Casey Mize watched from the dugout as Cleveland Indians starter Shane Bieber dispatched the Detroit Tigers – two strikeouts in first inning, two more in the second, a perfect third and three consecutive punchouts with a five-run lead in the fourth.
Expected to become this year’s AL Cy Young, Bieber gave up just two hits and one walk before the Tigers forced him out at 118 pitches in the eighth inning. Still, the 25-year-old – who only debuted two seasons ago – guided the Indians to a 10-3 win Thursday at Comerica Park.
Mize couldn’t keep up.
The rookie right-hander didn’t have command of his splitter, a pitch that made the Tigers dream about the future when they took him No. 1 overall in the 2018 draft. He had a tough time getting ahead in counts. And he couldn’t get out of the fourth inning.
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A fourth-round pick in 2016, Bieber is the best he’s ever been. After watching a masterpiece unfold, the 23-year-old Mize acknowledged he wants to become Bieber, not by replicating his every detail, of course, but by consistently winning games and being considered one of the game’s premier pitchers.
“I definitely want to be thought of as that kind of player,” Mize said Thursday. “He’s really good and having a very impressive year. He’s very well thought of. I want to be that kind of player in the future. It’s just, there’s a lot of work that’s got to be done.”
Two years younger than Bieber, Mize countered his gem by retiring seven in a row after Jose Ramirez sent his 2-1 splitter over the right-field wall in the first inning. Catcher Austin Romine called for the pitch below the strike zone, but Mize wanted to even up the count. He purposely left it up in the zone, and an aggressive Ramirez didn’t miss.
That’s a lesson learned.
“Obviously, Romi was right,” Mize said. “I was wrong. It’s just things like that I have to improve upon. I hate that he drove it out of the park and scored a run, but after that, (the splitter) just kind of sailed on me a little bit. I wasn’t able to go back to it much.”
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Despite taking down seven consecutive, Mize collapsed in the fourth inning. He gave up two singles, three walks and a second home run to Ramirez – this time on a 95.1 mph fastball – before manager Ron Gardenhire benched him with two outs.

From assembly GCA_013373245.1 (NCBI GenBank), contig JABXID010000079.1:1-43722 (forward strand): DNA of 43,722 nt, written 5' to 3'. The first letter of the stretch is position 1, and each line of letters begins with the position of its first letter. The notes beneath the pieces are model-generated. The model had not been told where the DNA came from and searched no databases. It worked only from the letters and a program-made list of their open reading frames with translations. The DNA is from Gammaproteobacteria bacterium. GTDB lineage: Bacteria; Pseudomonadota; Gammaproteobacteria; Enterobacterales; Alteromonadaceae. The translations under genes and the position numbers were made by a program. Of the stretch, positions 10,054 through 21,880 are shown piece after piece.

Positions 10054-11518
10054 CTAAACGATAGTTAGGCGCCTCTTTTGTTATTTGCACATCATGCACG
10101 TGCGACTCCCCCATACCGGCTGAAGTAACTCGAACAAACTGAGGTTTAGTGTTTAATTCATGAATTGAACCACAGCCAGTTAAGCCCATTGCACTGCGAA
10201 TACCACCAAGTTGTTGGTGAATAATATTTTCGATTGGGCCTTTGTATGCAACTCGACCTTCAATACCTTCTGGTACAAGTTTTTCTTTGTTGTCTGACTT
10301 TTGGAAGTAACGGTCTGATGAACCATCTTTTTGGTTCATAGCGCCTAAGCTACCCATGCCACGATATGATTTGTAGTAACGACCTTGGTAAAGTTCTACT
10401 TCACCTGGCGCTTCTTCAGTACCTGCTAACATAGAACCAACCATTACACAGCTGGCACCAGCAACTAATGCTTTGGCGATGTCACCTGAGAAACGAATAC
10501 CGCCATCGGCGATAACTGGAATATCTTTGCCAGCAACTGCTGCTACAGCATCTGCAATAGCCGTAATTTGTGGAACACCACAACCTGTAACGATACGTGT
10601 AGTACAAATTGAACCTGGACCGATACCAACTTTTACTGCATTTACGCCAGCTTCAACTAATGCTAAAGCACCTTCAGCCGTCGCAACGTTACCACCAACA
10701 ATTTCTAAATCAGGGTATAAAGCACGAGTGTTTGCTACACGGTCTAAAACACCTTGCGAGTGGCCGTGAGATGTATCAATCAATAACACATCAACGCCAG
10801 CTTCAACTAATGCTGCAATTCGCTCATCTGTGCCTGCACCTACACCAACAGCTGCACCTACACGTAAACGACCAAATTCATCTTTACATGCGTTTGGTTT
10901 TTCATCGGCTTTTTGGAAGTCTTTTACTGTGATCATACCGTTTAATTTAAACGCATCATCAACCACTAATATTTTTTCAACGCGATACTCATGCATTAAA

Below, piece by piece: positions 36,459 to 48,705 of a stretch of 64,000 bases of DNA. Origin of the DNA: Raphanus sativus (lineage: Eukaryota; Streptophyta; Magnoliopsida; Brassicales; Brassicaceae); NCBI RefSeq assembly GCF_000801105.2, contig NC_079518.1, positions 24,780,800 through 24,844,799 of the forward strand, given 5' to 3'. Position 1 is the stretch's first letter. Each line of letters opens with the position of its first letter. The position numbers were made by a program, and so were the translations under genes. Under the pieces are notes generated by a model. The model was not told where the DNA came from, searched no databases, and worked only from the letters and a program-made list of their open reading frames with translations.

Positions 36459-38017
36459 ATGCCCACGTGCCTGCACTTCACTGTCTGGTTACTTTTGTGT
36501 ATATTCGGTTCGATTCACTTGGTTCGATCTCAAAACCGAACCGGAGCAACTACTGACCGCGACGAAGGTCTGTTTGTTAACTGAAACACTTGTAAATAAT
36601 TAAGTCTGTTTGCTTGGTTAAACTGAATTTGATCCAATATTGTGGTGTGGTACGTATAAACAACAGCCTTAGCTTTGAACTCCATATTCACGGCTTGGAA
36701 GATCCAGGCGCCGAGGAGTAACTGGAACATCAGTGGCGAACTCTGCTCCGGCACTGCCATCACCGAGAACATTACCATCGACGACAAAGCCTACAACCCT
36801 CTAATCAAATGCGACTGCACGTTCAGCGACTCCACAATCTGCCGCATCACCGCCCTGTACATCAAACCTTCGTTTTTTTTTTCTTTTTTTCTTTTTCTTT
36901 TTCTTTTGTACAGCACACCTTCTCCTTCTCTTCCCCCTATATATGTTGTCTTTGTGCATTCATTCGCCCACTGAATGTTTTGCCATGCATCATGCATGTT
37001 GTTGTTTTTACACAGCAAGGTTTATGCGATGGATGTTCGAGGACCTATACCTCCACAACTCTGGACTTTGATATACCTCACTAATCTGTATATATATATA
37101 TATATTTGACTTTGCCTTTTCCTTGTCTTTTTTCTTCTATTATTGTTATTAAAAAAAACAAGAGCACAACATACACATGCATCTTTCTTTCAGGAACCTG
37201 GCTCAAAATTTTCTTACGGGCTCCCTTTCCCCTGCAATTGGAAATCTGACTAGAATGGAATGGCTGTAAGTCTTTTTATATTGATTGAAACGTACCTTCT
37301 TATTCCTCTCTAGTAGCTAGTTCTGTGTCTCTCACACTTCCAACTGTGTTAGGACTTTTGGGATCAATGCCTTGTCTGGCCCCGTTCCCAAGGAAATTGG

Of his 79 pitches, all four of his swinging strikes and six of his eight called strikes came from his fastball. He only used 10 splitters, a pitch he typically goes to 25.6% of the time. Working out of the stretch throughout the fourth-inning jam didn’t help, either.
“Especially after last week’s outing when I didn’t work out of the stretch very much at all,” said Mize, who took a no-hitter into the sixth inning Sept. 11 against the Chicago White Sox. “And then the first three innings today, didn’t work out of the stretch much. The focus of this week’s bullpen and catch play is gonna be a lot of stretch work. Something was obviously just a little bit off there, which led to spraying pitches all over the place and some command issues.”
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As Mize slammed into a roadblock, Bieber stayed strong.
He kept the Tigers at bay with a two-hit performance until the eighth inning, when he gave up a three-run blast with two outs to shortstop Willi Castro. With a 109.4 mph exit velocity, Bieber’s 90.9 mph cutter was lined inside the right-field foul pole.
If there’s anyone on the Tigers’ roster who understands Bieber’s journey to ace status, it’s Castro. They played together for High-A Lynchburg and Double-A Akron within the Indians’ farm system before Castro was traded to the Tigers in 2018 for outfielder Leonys Martin and right-hander Kyle Dowdy.
“We knew he had a really good opportunity to be one of the best pitchers,” Castro said Thursday. “He was really good when we were together. We knew he was going to end up in the big leagues, and he did.”
Through 11 games this season, Bieber leads the AL with a 1.74 ERA and is n…